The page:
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Bcachefs Might Be Ready For Upstreaming In Linux This Year

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  • LinAdmin
    replied
    Update April 2023:
    Raid-1 seems to be ready and I will soon test it...

    Leave a comment:


  • Quackdoc
    replied
    Originally posted by alcalde View Post

    Thank you! Bcache was basically abandoned for bcachefs and bcache ended up eating my hard drive data. :-( Fortunately LVMcache works, but still....

    We really didn't need yet another file system anyway. Any ideas for improvements could have been submitted to btrfs.
    to make it an even more of a clusterfuck than it already is?

    Leave a comment:


  • alcalde
    replied
    Originally posted by Jannik2099 View Post
    There are still a bunch of severe bugs in bcache that haven't been fixed for years, anyone jumping on bcachefs straight away is just asking to repeat the early btrfs experience.

    It's a single dev, working on a filesystem with about as many features as ZFS - calm your expectations
    Thank you! Bcache was basically abandoned for bcachefs and bcache ended up eating my hard drive data. :-( Fortunately LVMcache works, but still....

    We really didn't need yet another file system anyway. Any ideas for improvements could have been submitted to btrfs.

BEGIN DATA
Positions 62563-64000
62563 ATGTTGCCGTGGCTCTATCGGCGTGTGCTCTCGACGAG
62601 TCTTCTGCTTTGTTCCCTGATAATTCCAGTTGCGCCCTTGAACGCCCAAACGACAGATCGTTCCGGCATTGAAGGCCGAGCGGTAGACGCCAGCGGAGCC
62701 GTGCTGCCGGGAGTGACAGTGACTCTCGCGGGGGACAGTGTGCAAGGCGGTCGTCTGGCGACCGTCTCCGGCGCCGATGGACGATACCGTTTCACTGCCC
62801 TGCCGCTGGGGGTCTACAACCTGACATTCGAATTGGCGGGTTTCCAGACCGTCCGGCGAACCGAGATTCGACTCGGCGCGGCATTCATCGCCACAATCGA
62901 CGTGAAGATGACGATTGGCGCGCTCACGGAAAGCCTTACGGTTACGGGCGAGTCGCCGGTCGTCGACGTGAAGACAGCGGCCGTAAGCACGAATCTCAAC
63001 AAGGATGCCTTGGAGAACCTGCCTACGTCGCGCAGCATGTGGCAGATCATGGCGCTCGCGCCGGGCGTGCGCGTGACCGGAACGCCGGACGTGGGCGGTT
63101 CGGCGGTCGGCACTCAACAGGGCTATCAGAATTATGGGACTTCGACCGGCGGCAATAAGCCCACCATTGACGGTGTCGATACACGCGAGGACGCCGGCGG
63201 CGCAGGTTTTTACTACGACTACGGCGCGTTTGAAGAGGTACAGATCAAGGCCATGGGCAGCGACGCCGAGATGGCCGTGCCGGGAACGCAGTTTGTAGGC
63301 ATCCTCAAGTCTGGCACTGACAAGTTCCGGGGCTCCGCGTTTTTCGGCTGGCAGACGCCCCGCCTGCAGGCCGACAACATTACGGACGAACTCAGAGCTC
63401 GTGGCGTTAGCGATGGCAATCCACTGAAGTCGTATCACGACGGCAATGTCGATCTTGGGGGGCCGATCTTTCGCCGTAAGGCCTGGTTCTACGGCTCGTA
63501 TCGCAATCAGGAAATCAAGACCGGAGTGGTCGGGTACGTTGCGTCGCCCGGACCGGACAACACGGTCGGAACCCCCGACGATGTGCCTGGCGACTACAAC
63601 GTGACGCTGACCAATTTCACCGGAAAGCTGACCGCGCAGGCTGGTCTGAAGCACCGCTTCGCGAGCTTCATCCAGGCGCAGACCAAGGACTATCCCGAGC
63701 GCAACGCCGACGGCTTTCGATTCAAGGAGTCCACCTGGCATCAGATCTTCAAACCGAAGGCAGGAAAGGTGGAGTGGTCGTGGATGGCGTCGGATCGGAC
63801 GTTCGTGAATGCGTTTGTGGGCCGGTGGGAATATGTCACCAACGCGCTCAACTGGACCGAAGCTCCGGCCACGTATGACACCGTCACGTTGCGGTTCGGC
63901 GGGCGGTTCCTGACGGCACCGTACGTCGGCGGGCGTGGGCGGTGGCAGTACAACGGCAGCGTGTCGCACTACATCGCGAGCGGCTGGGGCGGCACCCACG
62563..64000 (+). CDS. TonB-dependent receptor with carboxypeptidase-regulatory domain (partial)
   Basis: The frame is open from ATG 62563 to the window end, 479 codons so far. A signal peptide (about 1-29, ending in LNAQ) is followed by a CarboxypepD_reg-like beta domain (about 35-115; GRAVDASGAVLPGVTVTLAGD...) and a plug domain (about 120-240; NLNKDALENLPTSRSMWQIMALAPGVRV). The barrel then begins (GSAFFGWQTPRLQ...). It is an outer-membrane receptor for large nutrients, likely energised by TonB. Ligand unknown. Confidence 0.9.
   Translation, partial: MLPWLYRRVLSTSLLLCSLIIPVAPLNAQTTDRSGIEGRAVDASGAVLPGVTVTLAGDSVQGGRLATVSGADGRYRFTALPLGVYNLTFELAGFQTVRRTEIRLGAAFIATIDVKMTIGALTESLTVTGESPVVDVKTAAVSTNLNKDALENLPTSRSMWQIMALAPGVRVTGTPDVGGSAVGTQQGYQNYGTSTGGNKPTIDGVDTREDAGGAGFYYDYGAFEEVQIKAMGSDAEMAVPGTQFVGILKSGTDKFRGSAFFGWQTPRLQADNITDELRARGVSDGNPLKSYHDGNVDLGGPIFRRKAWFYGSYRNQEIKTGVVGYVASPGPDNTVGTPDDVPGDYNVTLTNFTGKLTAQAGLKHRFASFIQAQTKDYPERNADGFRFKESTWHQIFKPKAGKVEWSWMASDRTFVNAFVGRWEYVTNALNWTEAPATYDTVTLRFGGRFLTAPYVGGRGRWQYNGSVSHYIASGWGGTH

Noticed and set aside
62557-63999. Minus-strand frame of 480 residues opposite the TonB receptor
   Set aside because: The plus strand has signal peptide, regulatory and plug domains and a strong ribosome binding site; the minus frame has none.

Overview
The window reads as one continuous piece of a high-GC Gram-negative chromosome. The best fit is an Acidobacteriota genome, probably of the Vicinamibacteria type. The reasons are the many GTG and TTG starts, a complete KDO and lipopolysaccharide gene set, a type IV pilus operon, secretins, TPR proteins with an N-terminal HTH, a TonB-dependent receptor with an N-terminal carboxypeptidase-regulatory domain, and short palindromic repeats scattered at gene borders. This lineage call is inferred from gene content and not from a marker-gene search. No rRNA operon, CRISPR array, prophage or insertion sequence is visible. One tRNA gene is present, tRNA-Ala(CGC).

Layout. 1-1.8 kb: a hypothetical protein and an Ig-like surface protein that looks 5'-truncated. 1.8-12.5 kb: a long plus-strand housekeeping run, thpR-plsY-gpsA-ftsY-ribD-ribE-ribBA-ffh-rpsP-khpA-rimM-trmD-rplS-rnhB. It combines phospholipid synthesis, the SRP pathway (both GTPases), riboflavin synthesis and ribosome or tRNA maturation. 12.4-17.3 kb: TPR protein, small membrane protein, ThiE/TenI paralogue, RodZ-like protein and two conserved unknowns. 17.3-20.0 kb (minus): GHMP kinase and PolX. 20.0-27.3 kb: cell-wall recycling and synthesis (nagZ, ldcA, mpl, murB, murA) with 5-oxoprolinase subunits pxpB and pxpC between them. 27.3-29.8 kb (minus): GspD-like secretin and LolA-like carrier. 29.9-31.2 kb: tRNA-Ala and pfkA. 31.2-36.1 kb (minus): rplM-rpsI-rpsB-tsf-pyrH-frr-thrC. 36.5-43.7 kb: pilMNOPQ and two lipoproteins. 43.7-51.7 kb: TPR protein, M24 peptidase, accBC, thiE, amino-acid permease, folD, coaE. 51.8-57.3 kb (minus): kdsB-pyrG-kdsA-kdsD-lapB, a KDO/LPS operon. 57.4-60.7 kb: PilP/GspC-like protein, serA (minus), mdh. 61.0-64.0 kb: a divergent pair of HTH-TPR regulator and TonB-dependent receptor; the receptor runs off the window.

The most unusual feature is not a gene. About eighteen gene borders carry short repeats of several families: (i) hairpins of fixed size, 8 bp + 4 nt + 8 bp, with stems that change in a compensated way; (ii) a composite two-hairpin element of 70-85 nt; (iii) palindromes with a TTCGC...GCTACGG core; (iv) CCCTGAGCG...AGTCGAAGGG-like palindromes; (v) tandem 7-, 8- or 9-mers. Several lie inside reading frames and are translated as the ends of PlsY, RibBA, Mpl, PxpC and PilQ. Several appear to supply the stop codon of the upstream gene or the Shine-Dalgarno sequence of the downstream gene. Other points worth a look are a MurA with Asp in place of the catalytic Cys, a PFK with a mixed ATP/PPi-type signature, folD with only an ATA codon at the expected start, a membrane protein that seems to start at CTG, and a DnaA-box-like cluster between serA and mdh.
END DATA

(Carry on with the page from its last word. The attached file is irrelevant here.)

Leave a comment:


  • mdedetrich
    replied
    Originally posted by pal666 View Post
    lol. in 2008 btrfs had on-disk format finalized and was in a state "just before mainlining"(in next year it was in a state "mainlined"). bcachefs now is buggy mess according to its author
    "A big allocator rewrite is about to land, and after that will be backpointers - to fix copygc scanning. Things are in flux lately with all the allocator work, but I'm hoping once that settles down and I've worked through the backlog of bug reports and performance regressions"
    it's really stupid to compare in calendar years. 7 years of part-time marketing is much less than one year of fulltime work of several people
    You should work at a PR agency, you do a wonderful job of spinning something to the complete opposite of whats actually happening.

    All I am seeing is that btrfs rushed out its on-disk format in the early years when it was barely in alpha/beta where as Kent is actually taking his time to make sure things are correct to actually avoid all of the issues that have plagued BTRF's and he is being honest about it.

    That and people clearly have double standards when it comes to bcachefs i.e. people complaining that bcachefs is unready because it doesn't have scrubbing when as literally stated, btrfs was mainlained without scrubbing which was only added 3 years later.

    If filesystems were corporations and phoronix members had shares in them this would be somewhat believable, all I am seeing here is just blind fandboyism which is ironic for an ecosystem/kernel that prides itself on "technical excellence".

    Like seriously, who gives a flying f**k if bcachefs ends up beating btrfs because its technically superior, or vice versa if it doesn't end up being as good or only marginally better. Let the technically best one win and stop throwing out hypocritical/double standard/FUD bs at someone who is just trying to make a better filesystem.

    Grow up.

    Leave a comment:


  • pal666
    replied
    Originally posted by pkese View Post

    2008 Btrfs had the first internal prototype code at Oracle (Chris Mason joined Oracle in late 2007 to work on btrfs).
    lol. in 2008 btrfs had on-disk format finalized and was in a state "just before mainlining"(in next year it was in a state "mainlined"). bcachefs now is buggy mess according to its author